No one is saying that the squatter *can’t* ask for other people to buy a house for her. There’s no law against that. I think people just find her sense of entitlement shocking, so they feel the need to comment on it. There’s no law against that, either.

  32. Arwin Says:

    Spot on, Steve. Thank you.

    There are plenty of “courageous, strong, and loving people” who have “connections with 100s of people who care about them, share their goals, and want to contribute to their success” out there. That doesn’t mean that those caring people can always throw money at someone else’s projects (no matter how noble those projects are). Can friends help out in an a way that “cannot be measured monetarily”? Absolutely–I had 6 friends show up at my house this weekend to break up over 2 tons of concrete, on short notice, without any expectation of payment, monetary or otherwise. Can a friend will a skill give you advice about how to fix a problem with your house? Of course–that’s what friends do. Somewhere down the line, someone will have to be paid, though, no matter how great of a person you are. 2x4s and drywall and wiring and paint cost a lot of money. Pluck and donations are only going to get you so far.

    I also don’t appreciate the implication that anyone who is saying anything critical about this is a “cowardly jerk” or isolated in the community or weak or fearful.

    By your logic, Lindsey, perhaps you should stop by a house where the owners are working their asses off (just as hard as Jessica is) and also paying a mortgage. Go ahead and call them “negative uptight jealous garbage”. Please report back.

  33. JessMeyers Says:

    It is cowardly to pick on the small guy trying to make it, that is something bullies do. Why not go after the big dog, P.H.A. and the city of Philadelphia. Did you know the sheriffs office here in Philly was raided by the FBI just last week for shady sheriff sales on these houses? And the money they get for these sheriff sales is what would help open Philly schools on time? I guess protesting against the real threat to these communities is to daunting to people who sit behind a computer and judge others.

  34. Arwin Says:

    PHA and the City have really messed up with sheriff sales and pretty much everything else that has to do with property management. The school situation is horrendous and inexcusable, and yes, much of that could be fixed by properly managing abandoned/deteriorating/delinquent properties. No argument there. You’re making an assumption that just because someone disagrees with your methods, they don’t care about the issues as much as you do. That’s divisive and unfair.

    I don’t see how trying to have a reasonably civil (if sometimes snarky) two-sided conversation is picking on anyone. Disagreeing with someone does not make you a bully, nor does it mean you’re in some fancy ivory tower with no struggles of your own.

    And yes, we’re all (including you) sitting behind computers judging each other. It’s a comment thread. It’s a necessary evil that ideally allows us to have discussions, despite our varying schedules, locations, etc.

    For what it’s worth, I think it’s great that you’re motivated enough to put so much work and love into your house and neighborhood. I just don’t think it’s a sustainable model for procuring and keeping housing. It seems like you really love Philly, though, and Philly definitely needs some people who love it.

  35. Christina Says:

    I think people can ask for whatever money they want (though once they ask in a public forum they’re gonna hear a lot more than they asked for) and people can choose to give or not. But what I honestly wonder is how, if someone doesn’t pay a mortgage/rent for 8 years but is working during that time, she doesn’t have $2500 saved.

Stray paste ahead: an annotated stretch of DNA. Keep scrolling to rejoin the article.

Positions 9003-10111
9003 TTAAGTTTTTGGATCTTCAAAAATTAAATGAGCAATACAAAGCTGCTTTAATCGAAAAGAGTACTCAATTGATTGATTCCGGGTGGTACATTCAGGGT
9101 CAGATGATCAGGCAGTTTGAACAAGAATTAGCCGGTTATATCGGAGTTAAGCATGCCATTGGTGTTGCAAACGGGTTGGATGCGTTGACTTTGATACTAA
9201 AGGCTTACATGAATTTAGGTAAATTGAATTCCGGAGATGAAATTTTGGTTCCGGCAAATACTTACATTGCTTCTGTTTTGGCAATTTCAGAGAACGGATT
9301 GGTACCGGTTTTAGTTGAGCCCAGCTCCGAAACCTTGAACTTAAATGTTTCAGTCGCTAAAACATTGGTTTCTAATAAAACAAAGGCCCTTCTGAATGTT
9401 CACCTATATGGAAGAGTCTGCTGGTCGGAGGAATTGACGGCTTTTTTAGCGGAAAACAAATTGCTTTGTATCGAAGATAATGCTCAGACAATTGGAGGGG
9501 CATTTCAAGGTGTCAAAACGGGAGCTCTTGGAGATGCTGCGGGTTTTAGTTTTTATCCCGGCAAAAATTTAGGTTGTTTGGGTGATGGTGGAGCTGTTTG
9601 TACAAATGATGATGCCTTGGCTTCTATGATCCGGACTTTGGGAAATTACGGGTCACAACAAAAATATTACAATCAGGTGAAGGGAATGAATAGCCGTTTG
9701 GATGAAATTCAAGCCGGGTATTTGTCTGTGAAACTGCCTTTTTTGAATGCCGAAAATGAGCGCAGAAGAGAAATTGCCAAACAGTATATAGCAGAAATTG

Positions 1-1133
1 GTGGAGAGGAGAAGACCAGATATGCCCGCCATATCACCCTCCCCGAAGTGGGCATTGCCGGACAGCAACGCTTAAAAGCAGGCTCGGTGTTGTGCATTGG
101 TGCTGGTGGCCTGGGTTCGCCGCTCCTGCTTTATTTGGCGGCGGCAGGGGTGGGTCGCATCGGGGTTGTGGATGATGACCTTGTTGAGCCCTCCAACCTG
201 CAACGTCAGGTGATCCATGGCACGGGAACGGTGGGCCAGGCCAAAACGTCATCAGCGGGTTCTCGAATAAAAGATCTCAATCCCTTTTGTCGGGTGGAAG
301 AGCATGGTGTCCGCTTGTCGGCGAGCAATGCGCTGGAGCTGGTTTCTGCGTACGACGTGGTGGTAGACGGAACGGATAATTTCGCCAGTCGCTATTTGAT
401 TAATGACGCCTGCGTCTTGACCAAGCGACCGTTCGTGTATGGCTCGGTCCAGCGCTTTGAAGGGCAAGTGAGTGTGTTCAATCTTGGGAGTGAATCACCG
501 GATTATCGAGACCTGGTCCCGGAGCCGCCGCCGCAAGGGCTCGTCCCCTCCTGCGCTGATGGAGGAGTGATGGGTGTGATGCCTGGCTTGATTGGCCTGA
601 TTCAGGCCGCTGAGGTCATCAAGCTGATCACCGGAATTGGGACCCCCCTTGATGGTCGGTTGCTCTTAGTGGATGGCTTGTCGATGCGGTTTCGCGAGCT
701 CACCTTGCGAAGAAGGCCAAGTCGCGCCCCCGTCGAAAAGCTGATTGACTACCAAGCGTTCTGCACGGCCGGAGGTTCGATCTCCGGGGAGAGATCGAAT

36. Jessica meyers Says:

    I had $2,500, just not $10,000

  37. L Says:

    Let’s do some math.

    If Ms. Meyer’s income from the “odd jobs” she claims she holds nets her the equivalent of 30 hours a week at a minimum wage job (to allow for the fact that these are probably not consistent 40-hour work weeks)

    7/hr x 30hrs/week = $840/month

    And allowing for $100/week for food (reasonable for a single 20-something person with no children)

    And $200/month for variable/incidental expenses (Averaging $50/week for clothing, medicine, toiletries, etc)

    And not paying rent or utilities for 8 years:

    Ms. Meyers should have a net worth of roughly $23,000 cash.

    Subtracting $2000 for “repairs” she’s done on the house, and (just for giggles) if $1000/year was spent on, I don’t know, transportation, entertainment?

    That would still leave $13,000.

    So if she works, but hasn’t paid rent or utilities in at least 8 years, and still didn’t have $10,000 saved up… something doesn’t add up. Where is the money going? I only ask because Ms. Meyers seems eager to be transparent about her sincerity and the pureness of her cause.

  38. Christina Says:

    hmmn. interesting. i don’t know if i think she’d (or any of us) have as much as 13K saved up, but I would ask: how much did you really want the house if you only had 2.5K saved? And look, I acknowledge that this will sound like a shitty question to you, but it’s my question nonetheless. I donate to a lot of causes online, but they’re ones where I feel like everyone involved is fiscally responsible.

  39. Jessica meyers Says:

    L, I’m not sure you know the meaning of transparent. I’ve contacted and done at least 4 news stories trying to shed light on this city owned abandoned properties. I’ve also been helping hundreds of people over the eight years I’ve been here, including my neighbors. Food, clothes, train/ bus fair home, shelter may have been free but those things are not. And heres a link for the most recent news story > http://www.westphillylocal.com/2013/08/20/jessica-meyers-squatter-turned-homeowner-wins-bid-for-home-and-loses-donations/

  40. Jessica meyers Says:

    ooops, thats this story! heres the real link>>> http://www.nbcphiladelphia.com/news/local/Philly-Squatter-Nearly-a-Homeowner-222199681.html